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Communities In Schools of the Dallas Region is a 501(c)(3) non-profit founded locally in 1985. The Communities In Schools intervention is a series of evidence-based best practices within the community school model, placing trained staff on campuses to provide daily intervention to high-need students and families. The four main components of service delivery include academics, behavior/mental health, social services, and attendance. Once these barriers to success are addressed, Communities In Schools is able to re-direct these K–12 children towards improved outcomes in a coordinated, caring, and individualized way.

In partnership with fourteen area school districts, Communities In Schools of the Dallas Region is housed on a total of 130 Elementary, Middle and High School campuses to address the issues that place a child on the Texas Education Agency’s statewide “at-risk” list. These indicators measure a student’s potential academic success based on a series of key points in the child’s history (failed standardized test, failed core subjects, limited English proficiency, etc). Many of these markers are beyond the students’ control (foster care, family crisis, etc), but based on TEA metrics, it places them at a higher risk of dropping out of school, retention, and failure to complete high school in four years.

Our Core Values

We believe that every child needs and deserves:

A one-to-one relationship with a caring adult

A safe place to learn and grow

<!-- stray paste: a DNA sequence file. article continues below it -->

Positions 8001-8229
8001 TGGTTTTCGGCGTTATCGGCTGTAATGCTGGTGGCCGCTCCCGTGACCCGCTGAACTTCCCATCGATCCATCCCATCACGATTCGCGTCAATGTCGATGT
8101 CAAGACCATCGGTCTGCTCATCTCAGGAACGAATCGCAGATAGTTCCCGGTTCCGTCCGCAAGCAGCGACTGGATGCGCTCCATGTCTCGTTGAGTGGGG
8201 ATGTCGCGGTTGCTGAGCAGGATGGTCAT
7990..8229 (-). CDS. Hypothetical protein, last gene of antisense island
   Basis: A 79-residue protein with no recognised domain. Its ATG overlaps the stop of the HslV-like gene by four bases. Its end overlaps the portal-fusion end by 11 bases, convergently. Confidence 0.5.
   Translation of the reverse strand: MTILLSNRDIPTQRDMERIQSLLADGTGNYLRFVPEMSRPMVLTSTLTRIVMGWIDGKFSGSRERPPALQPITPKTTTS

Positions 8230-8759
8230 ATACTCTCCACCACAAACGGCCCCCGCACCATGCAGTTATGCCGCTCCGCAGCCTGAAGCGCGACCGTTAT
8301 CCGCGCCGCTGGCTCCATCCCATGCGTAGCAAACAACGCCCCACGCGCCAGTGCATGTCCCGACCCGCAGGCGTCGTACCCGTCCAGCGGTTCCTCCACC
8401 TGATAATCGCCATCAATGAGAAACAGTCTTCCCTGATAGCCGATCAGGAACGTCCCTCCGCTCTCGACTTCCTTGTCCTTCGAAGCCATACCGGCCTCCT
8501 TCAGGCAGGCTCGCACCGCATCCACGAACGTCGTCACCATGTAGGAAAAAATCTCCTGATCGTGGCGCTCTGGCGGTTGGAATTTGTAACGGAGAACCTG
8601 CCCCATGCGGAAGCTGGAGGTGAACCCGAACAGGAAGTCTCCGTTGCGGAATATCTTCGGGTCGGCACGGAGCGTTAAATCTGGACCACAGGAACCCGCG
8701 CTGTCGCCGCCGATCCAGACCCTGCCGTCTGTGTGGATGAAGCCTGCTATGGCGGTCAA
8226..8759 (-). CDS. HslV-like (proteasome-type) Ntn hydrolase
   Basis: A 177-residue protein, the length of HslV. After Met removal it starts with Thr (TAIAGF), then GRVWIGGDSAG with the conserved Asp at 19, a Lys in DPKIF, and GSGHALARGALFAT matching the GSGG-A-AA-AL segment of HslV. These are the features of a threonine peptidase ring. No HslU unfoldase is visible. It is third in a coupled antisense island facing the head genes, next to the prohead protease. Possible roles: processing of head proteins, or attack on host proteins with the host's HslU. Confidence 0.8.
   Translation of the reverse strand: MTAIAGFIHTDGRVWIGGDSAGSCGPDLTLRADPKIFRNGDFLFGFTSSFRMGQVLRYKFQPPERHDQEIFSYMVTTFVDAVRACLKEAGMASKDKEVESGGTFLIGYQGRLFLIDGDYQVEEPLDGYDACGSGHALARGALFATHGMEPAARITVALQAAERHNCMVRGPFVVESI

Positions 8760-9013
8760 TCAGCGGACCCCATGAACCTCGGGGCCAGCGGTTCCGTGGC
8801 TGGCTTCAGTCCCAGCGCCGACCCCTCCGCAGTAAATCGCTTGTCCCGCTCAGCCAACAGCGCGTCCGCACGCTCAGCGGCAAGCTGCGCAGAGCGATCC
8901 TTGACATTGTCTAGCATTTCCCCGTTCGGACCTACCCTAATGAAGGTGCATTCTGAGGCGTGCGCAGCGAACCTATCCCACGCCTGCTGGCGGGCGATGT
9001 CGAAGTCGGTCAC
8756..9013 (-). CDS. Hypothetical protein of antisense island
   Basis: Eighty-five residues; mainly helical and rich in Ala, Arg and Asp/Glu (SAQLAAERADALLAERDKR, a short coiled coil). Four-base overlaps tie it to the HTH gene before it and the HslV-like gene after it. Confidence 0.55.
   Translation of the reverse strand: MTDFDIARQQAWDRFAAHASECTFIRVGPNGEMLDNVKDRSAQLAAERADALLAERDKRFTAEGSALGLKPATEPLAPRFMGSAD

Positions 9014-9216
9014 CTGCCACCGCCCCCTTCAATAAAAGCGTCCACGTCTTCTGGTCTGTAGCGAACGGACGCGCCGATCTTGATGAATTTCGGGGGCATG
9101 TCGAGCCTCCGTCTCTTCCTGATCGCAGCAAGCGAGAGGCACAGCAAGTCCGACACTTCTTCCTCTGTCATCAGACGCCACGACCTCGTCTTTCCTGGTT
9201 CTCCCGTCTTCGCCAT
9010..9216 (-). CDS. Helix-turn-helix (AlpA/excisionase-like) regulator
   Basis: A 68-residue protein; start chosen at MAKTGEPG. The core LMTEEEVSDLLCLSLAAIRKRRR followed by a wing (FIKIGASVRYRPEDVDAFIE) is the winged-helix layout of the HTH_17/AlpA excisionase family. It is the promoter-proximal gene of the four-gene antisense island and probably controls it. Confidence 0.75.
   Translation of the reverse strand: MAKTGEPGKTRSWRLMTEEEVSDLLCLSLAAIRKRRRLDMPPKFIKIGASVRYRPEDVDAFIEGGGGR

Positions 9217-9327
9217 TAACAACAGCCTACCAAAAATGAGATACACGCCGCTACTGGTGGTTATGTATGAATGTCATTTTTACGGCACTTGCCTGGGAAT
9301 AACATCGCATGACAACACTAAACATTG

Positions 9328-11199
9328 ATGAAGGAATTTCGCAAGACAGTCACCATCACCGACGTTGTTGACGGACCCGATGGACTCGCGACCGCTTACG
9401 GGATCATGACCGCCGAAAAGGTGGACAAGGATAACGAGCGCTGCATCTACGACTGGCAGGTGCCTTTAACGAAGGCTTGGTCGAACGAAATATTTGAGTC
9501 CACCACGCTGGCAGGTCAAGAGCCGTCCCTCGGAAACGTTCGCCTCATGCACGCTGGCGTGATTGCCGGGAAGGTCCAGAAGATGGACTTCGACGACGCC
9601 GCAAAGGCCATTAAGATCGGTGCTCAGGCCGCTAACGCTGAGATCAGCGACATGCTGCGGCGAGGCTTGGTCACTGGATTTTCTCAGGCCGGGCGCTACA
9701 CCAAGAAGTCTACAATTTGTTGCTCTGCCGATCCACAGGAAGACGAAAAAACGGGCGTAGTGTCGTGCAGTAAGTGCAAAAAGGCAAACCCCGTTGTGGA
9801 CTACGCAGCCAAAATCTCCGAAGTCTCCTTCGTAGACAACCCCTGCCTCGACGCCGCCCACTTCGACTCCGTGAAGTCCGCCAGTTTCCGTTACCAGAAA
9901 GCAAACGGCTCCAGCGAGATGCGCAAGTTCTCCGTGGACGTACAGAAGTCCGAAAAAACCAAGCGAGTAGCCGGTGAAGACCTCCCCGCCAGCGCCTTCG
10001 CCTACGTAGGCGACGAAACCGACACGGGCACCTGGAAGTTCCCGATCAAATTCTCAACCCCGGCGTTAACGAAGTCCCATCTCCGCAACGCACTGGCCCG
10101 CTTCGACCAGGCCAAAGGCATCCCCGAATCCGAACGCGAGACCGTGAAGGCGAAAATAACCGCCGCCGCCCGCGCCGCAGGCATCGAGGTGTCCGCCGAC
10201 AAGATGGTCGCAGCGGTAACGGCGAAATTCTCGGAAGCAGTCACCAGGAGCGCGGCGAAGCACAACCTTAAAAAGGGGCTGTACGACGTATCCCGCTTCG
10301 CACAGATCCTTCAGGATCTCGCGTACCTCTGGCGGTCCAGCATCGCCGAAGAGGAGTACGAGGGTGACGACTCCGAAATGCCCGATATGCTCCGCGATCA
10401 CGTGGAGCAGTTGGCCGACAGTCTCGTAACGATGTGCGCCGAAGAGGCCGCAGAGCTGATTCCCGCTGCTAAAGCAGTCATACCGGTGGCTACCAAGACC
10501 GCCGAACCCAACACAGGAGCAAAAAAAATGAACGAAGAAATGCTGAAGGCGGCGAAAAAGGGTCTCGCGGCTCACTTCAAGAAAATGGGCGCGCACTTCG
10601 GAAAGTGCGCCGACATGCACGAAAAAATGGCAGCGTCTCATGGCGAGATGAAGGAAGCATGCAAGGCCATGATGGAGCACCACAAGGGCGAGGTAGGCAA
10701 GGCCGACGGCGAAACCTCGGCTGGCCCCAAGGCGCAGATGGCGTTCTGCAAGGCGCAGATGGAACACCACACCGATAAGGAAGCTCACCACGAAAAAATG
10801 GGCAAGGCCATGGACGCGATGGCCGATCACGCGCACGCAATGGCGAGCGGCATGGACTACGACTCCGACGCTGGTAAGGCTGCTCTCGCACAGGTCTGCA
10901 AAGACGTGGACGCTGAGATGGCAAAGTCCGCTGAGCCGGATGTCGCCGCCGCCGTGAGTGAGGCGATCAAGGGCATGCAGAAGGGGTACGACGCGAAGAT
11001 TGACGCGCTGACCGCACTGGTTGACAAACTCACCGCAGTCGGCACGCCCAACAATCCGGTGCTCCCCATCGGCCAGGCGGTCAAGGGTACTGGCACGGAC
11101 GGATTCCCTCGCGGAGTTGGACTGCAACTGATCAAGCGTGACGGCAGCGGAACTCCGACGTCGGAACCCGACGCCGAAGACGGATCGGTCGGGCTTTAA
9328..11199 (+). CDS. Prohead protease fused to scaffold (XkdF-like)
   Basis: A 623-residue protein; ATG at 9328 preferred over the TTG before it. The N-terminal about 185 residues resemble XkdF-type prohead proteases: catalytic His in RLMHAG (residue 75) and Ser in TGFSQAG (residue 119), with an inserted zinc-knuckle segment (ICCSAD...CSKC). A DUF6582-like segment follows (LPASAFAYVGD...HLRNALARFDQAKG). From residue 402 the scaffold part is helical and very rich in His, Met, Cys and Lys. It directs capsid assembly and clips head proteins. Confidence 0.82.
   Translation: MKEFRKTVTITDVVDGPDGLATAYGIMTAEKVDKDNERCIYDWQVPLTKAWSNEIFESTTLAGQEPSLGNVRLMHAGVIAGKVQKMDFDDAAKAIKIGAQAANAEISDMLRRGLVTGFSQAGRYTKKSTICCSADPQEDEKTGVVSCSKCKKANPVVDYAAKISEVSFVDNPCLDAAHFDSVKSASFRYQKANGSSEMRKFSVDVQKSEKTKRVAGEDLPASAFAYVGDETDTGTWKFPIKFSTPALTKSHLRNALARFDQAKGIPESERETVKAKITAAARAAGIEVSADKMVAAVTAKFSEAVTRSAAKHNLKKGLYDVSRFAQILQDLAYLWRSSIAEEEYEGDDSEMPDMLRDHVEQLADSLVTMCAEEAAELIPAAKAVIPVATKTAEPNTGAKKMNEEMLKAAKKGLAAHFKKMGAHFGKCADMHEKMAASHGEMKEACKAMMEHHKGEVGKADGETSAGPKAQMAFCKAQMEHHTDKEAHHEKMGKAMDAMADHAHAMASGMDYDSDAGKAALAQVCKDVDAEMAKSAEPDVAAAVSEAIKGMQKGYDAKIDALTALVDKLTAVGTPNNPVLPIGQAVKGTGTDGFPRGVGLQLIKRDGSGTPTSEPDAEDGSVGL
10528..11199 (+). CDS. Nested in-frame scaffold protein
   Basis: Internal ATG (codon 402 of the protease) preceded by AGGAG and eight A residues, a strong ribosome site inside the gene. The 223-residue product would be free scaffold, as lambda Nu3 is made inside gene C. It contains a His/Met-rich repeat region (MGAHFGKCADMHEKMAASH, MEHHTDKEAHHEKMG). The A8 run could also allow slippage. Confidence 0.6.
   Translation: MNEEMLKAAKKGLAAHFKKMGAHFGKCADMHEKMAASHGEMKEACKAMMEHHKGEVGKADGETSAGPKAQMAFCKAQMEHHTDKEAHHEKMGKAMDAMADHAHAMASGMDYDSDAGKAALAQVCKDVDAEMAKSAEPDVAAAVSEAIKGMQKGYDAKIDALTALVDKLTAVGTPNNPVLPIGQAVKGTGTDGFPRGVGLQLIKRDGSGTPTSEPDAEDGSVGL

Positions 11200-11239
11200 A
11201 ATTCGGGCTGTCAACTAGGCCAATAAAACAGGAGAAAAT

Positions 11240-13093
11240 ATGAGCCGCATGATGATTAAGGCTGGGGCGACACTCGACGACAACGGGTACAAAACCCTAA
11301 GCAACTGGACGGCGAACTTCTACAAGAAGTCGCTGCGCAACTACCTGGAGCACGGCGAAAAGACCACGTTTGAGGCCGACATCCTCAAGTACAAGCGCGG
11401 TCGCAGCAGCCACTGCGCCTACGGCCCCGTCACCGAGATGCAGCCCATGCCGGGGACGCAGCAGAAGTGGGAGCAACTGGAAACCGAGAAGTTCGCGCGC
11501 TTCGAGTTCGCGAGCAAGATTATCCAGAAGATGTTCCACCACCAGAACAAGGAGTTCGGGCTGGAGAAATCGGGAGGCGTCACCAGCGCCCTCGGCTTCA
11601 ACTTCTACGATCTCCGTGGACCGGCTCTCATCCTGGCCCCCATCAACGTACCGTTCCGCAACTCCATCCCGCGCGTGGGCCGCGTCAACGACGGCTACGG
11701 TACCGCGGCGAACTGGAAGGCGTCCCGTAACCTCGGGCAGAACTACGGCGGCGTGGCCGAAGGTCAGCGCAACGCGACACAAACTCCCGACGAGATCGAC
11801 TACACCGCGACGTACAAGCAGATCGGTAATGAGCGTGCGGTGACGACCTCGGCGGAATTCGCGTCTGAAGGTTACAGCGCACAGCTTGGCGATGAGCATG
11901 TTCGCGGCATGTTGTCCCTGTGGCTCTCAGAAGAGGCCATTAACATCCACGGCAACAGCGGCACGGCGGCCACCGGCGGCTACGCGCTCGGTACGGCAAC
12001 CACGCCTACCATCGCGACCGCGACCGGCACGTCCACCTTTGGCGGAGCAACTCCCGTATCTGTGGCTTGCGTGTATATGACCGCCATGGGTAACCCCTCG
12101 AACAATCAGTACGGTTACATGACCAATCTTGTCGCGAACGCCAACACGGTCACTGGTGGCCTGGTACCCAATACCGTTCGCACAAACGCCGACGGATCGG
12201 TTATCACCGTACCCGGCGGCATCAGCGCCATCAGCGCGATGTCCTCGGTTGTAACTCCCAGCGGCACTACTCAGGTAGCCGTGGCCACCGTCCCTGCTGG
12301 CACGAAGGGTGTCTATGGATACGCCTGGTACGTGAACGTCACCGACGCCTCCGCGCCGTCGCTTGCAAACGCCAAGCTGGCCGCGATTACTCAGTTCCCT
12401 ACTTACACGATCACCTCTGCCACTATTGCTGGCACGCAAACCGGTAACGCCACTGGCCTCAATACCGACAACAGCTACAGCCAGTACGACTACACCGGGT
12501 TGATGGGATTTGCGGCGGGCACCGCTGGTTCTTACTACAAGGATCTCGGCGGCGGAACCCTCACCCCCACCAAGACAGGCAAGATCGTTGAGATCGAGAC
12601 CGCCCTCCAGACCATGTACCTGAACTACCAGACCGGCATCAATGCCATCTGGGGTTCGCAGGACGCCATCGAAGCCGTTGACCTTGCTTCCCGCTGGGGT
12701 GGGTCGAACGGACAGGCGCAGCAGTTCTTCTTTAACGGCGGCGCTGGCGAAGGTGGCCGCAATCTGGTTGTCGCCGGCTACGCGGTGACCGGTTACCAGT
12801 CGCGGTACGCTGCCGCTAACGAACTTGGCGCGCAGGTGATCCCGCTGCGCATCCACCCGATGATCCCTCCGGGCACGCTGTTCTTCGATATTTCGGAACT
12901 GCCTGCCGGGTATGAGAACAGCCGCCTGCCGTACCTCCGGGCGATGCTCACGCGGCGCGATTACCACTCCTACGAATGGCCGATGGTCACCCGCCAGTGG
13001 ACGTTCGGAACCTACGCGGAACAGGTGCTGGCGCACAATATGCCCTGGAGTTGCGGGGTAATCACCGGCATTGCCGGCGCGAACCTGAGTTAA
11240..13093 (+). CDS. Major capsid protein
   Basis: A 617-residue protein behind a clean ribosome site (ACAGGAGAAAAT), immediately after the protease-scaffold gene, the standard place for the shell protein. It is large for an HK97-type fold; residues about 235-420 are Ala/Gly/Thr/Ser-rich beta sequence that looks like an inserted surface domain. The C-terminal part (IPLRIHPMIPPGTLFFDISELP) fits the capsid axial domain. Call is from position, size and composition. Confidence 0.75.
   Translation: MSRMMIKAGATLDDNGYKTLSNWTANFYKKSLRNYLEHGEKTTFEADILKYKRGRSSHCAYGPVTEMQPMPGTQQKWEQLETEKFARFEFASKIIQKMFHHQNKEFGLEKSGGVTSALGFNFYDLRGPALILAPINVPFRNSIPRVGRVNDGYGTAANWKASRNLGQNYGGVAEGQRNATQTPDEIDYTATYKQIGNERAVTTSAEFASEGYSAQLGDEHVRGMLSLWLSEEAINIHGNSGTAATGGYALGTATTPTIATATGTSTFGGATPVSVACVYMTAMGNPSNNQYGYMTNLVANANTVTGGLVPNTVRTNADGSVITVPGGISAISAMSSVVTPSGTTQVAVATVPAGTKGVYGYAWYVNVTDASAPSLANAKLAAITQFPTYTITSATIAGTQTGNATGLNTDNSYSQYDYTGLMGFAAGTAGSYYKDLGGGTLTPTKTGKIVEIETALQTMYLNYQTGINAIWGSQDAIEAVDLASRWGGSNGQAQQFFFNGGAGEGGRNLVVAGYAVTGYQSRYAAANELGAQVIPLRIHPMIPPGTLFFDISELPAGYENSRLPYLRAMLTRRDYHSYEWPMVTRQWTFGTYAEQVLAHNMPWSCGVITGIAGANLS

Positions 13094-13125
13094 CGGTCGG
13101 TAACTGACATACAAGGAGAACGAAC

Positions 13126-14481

A healthy start in life

The support needed to become college ready

A chance to give back to peers and community

Communities In Schools of the Dallas Region is challenged with the task of addressing the needs of these children and work to improve their grades, test scores, behavioral issues, attendance, resolve basic needs, conduct home visits, and a myriad of other services to eliminate barriers to success. The daily provision and coordination of these supports are provided by CIS Site Coordinators. With backgrounds including psychology, social work, counseling, education, these individuals connect the dots — matching needs to local resources, in addition to rolling up their sleeves to join the campus staff and faculty in their mission.

We believe that every child deserves the best start in life, regardless of socioeconomic status, race/ethnicity, family structure, or academic history.

Why We Do It

Of the more than 10,000 students we served in the 2021-22 school year*:

71% met one or more state criteria to be considered “At-Risk” of dropping out of school.

  • This is 45% higher than the state rate of 49%. 

50% had either been held back a grade or failed a major academic benchmark in the past year. 

  • i.e., a readiness assessment (PreK-3rd grade), a statewide test (4th-12th grade), or multiple core courses (7th-12th grade)

28% met the state standard for “Limited English Proficiency”

  • This is 34% higher than the state rate of 21%.
*Interim data, last updated 6.8.2022

How We Do It

In the 2021-22 school year, we served over 10,000 students with over 230,000 direct services. Here is a sample of our key activities in the 2021-22 school year:*

  • Supportive Guidance
    • Over 6,000 youth participated in an average of 6 supportive guidance groups throughout the year
    • We provided over 2,000 hours of 1:1 mentoring
    • We responded to 268 critical incidents on campuses
    • Over 100 youth participated in a psychoeducational group called Young Men of Honor
  • Academic Enhancement and Support
    • We provided over 2,000 hours of 1:1 tutoring and homework assistance
  • Health & Human Services
    • We provided students with basic needs, food, and school supply assistance approximately 39,000 times
  • Enrichment Activities 
    • 531 students participated in community service activities
    • 240 students participated in field trips
  • Parent & Family Engagement
    • We communicated with over 3,600 parents / caregivers
    • We went on over 1,700 home visits
  • College & Career Readiness
    • Over 1,800 students participated in career and/or post-secondary exploration activities 
*Interim data, last updated 6.8.2022
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